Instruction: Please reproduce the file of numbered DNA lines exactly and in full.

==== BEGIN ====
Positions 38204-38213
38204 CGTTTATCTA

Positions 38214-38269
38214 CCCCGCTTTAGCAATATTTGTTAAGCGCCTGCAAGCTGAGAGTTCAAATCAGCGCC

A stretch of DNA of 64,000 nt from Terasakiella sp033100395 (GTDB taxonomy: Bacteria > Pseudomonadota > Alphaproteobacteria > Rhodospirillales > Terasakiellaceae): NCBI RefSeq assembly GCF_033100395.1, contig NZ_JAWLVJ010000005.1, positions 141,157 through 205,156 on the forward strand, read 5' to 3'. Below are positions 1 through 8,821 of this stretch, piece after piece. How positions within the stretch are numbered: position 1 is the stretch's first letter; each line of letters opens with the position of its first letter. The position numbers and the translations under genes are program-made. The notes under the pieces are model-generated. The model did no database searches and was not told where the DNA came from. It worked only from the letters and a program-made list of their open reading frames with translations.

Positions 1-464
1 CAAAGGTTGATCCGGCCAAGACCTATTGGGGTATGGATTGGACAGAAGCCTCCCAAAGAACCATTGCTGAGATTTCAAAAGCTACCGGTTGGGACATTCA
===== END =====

Positions 38204-38213
38204 CGTTTATCTA

Positions 38214-38269
38214 CCCCGCTTTAGCAATATTTGTTAAGCGCCTGCAAGCTGAGAGTTCAAATCAGCGCC

A stretch of DNA of 64,000 nt from Terasakiella sp033100395 (GTDB taxonomy: Bacteria > Pseudomonadota > Alphaproteobacteria > Rhodospirillales > Terasakiellaceae): NCBI RefSeq assembly GCF_033100395.1, contig NZ_JAWLVJ010000005.1, positions 141,157 through 205,156 on the forward strand, read 5' to 3'. Below are positions 1 through 8,821 of this stretch, piece after piece. How positions within the stretch are numbered: position 1 is the stretch's first letter; each line of letters opens with the position of its first letter. The position numbers and the translations under genes are program-made. The notes under the pieces are model-generated. The model did no database searches and was not told where the DNA came from. It worked only from the letters and a program-made list of their open reading frames with translations.

Positions 1-464
1 CAAAGGTTGATCCGGCCAAGACCTATTGGGGTATGGATTGGACAGAAGCCTCCCAAAGAACCATTGCTGAGATTTCAAAAGCTACCGGTTGGGACATTCA